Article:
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Global Financial Crisis

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Movements Bubbling Up to Challenge Trickle-Down Economics

While it's hard to see it here in the U.S., "trickle-down" economics is beginning to be confronted by popular democratic movements, which are bubbling up in communities across the country as well as all over the world in countries like Ghana and Bolivia, where fierce resistance to the privatization of water not only pushed big water multinationals like Bechtel out of the country , but led the government of Bolivia to begin pushing the world's international financial institutions to exempt water from trade liberalization (i.e. corporate predation) agreements and bolster effots to reverse now widely-discredited structural adjustment programs that have forced debtor nations to privatize essential services like water in exchange for usurious loan packages.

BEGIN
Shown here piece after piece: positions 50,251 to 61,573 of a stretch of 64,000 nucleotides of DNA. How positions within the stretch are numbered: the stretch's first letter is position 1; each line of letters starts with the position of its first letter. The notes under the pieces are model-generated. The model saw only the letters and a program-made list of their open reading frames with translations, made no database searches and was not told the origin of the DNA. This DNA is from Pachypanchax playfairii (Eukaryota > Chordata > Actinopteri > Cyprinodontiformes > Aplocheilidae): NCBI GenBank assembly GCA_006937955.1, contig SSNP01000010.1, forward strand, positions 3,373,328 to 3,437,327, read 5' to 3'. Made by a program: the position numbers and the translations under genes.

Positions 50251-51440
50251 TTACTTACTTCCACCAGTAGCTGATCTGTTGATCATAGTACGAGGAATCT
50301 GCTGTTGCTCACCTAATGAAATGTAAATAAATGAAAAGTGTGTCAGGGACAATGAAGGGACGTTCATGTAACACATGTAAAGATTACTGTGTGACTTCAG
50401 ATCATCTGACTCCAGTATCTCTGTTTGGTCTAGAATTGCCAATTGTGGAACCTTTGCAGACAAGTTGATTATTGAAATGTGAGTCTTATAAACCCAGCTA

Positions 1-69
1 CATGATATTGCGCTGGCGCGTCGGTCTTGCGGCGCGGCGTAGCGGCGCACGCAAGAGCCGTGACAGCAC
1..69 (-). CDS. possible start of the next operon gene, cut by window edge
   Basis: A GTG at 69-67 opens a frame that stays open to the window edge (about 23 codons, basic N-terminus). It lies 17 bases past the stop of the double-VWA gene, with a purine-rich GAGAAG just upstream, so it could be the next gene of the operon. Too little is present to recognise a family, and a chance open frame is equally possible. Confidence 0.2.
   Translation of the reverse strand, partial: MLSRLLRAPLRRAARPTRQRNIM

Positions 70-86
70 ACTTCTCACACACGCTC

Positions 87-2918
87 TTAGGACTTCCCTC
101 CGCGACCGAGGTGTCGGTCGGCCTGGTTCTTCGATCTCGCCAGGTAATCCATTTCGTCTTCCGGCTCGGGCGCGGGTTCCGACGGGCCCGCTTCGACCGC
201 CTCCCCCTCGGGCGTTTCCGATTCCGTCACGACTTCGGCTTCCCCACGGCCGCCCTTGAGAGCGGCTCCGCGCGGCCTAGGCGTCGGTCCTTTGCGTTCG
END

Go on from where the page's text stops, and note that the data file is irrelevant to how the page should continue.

What The Price Of Gold May Be Telling Us

Markets are often the best forecasters since their direction supposedly represents the collective wisdom of the smartest people moving them - the professionals, not the public that just goes along for the ride where they're taken.

Join Brazil in planting oil

Only radical solutions will overcome the energy and environmental crises while promoting equality

World Economic Forum on Latin America

The last two years marked a vigorous economic recovery for Latin America following the long period of stagnation that began in 1998. However, a number of vulnerabilities remain despite the recent strong growth performance.

Goodbye Greenspan, Banzai Ben

On 31 January, Alan Greenspan stepped down after 18½ years as Chairman of the Fedeal Reserve. This paper offers a Washington based assessment of his legacy, especially on the objectives of low inflation and transparency in central bank procedures.

Global Malaise in 2006?

The almighty American consumer had another banner year in 2005, helping sustain global economic growth, albeit at a slower pace than in 2004.

America's Perpetual Christmas

Has the United States transcended the laws of economics? As the New Year begins, the US continues to race ahead of its rich-country counterparts.

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